Among 25-64 year-olds, those with low qualifications are less likely to participate in adult learning. In the EU, their participation rates have stagnated at 3.8 %
To increase economic competitiveness and create a more equitable and inclusive society, lifelong learning should be a reality for everyone in the EU. Adults’ participation in lifelong learning should be increased, particularly for individuals and groups at risk of exclusion, such as those with a low level of education (Bruges Communiqué and ET 2020 Strategy).
The indicator considered here is the rate of participation in lifelong learning of adults with low educational attainment. The data refer to 25-64 year-olds with at most lower secondary education (ISCED levels 0-2) who participated in further education or training in the four weeks prior to the survey.
- In 2010, about 74 million adults in the EU had low educational attainment (at most lower secondary education). Of that number, 3.8 % had participated in further education or training in the four weeks prior to the survey. This was well below the corresponding figure for all adults (9.1 %).
- For 2010, country estimates for the rate of participation in lifelong learning of adults with a low level of education are available for 18 EU Member States. The rate was highest in Denmark (23.4 %) and Sweden (15.8 %) and was over 9 % in the Netherlands (9.2 %), the United Kingdom (9.6 %) and Finland (9.8 %). In the other EU countries for which data are available, participation rates were much lower. The lowest rates were recorded in Greece, Hungary, Poland, Italy and the Czech Republic (below 2 %).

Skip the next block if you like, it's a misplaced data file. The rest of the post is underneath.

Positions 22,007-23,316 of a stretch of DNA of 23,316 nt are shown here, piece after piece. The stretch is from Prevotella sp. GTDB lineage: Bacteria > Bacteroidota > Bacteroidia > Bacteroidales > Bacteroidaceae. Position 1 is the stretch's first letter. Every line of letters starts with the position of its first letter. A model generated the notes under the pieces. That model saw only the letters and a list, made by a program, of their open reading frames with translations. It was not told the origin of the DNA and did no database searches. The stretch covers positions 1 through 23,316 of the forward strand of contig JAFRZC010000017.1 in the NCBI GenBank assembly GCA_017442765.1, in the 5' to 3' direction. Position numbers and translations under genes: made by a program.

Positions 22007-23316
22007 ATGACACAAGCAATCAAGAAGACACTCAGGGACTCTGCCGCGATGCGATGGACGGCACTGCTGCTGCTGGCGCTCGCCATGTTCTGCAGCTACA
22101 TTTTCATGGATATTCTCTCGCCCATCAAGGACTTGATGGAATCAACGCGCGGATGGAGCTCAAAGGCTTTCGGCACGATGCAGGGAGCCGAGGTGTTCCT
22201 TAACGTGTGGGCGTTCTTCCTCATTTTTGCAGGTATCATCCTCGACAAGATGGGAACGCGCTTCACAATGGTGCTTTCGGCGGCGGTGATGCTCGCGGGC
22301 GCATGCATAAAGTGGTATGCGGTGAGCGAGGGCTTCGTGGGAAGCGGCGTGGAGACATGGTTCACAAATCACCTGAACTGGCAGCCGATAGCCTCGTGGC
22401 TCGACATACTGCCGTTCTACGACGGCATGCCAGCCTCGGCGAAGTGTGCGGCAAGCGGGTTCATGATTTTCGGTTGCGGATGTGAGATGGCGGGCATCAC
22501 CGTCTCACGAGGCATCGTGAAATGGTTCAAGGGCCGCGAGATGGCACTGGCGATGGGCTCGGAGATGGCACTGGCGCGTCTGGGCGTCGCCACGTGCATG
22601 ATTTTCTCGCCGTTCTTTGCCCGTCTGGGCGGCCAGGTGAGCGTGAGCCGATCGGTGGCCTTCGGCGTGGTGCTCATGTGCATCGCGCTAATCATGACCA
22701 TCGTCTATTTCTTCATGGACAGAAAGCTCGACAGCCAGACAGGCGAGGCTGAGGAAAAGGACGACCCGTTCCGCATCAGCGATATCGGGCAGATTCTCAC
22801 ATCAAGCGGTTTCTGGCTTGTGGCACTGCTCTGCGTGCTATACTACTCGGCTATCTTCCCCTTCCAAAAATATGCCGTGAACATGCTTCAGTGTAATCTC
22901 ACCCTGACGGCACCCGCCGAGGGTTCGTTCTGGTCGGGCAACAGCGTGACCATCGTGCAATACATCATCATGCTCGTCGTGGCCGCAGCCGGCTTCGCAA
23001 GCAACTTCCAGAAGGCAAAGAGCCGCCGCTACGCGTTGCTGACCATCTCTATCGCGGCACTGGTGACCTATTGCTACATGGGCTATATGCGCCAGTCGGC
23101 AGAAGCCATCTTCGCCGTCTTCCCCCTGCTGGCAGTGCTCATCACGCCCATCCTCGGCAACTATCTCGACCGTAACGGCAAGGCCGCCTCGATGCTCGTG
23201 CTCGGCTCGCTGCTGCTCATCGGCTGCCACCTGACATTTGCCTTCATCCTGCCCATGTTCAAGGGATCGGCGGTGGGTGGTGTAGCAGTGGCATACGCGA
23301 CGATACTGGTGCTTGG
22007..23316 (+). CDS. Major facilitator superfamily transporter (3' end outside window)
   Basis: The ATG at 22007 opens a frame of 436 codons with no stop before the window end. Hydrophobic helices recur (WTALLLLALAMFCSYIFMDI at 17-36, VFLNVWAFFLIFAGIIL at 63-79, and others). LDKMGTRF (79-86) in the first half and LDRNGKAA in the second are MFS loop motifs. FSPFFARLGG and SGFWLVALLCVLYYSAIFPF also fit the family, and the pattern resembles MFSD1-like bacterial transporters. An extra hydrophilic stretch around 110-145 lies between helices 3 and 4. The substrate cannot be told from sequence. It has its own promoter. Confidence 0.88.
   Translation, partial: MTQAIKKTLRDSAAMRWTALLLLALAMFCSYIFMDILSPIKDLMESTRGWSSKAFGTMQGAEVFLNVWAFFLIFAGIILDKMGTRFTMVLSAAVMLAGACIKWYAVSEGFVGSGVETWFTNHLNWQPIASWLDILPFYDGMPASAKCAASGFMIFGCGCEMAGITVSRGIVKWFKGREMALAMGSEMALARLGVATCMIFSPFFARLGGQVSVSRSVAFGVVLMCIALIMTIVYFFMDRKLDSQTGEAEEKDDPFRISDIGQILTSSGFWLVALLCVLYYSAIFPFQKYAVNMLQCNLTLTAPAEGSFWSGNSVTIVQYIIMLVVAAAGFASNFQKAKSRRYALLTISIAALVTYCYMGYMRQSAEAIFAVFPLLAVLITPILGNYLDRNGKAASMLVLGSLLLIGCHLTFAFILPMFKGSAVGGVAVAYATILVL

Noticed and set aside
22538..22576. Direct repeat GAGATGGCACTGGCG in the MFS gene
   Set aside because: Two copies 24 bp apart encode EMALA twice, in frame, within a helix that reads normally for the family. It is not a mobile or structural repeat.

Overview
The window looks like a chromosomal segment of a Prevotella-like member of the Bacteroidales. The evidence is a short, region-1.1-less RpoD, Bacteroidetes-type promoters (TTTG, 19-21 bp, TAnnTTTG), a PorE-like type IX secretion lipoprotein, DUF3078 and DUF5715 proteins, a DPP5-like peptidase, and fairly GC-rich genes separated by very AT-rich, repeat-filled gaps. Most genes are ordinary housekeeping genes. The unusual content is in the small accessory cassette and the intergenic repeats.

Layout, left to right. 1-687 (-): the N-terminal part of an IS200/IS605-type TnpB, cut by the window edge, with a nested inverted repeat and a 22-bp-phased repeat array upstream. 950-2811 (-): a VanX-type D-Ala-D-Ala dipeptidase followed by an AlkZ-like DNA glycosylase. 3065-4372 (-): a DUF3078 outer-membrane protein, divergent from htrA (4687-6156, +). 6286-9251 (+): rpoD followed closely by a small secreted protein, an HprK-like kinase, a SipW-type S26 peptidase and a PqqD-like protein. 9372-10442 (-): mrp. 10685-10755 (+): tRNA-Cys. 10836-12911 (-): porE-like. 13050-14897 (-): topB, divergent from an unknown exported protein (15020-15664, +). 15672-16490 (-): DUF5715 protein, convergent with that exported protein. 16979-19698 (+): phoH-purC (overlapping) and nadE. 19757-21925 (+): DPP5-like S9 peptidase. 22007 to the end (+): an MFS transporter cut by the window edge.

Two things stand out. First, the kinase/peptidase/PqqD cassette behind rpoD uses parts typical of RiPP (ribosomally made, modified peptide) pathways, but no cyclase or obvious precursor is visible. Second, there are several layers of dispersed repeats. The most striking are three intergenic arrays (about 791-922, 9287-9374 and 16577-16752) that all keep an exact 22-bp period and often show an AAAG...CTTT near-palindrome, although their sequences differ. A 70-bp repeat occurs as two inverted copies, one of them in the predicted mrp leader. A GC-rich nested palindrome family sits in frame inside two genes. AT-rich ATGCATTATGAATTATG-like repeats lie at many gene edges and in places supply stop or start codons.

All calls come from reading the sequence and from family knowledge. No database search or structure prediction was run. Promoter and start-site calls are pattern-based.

- In the period 2008-10, participation in lifelong learning of adults with a low level of education stagnated. The EU rate was stable and in the majority of countries for which trends are available there was little or no change, with variations of less than half of one percentage point.
- In the same period, participation of adults with a low level of education increased only in Denmark and Sweden (by about 2.5 percentage points) and in Portugal (by 0.8 percentage points).
- Rates fell very slightly in Finland and the United Kingdom (by 0.8 and 0.5 percentage points respectively).
The indicator considers the number of adults (i.e. 25-64 year-olds) with low educational attainment (i.e. with at most an initial lower secondary education) participating in lifelong learning activities (formal and non-formal) in the four weeks prior to the survey. The indicator expresses this number as a percentage of the corresponding population (i.e. adults aged 25-64 with low educational attainment).
Data are annual averages taken from the EU Labour force survey and are subject to its methodology. Data were extracted from the Eurostat online database on 16 March 2012. When interpreting the data, possible differences in national implementation of the EU LFS should be taken into account.
Data for France (2010) are provisional. Data for the Netherlands for 2010 are not comparable with those for previous years. Data for some countries are not presented due to sample size constraints. Estimates for the EU27 aggregate are nevertheless possible and are provided by Eurostat.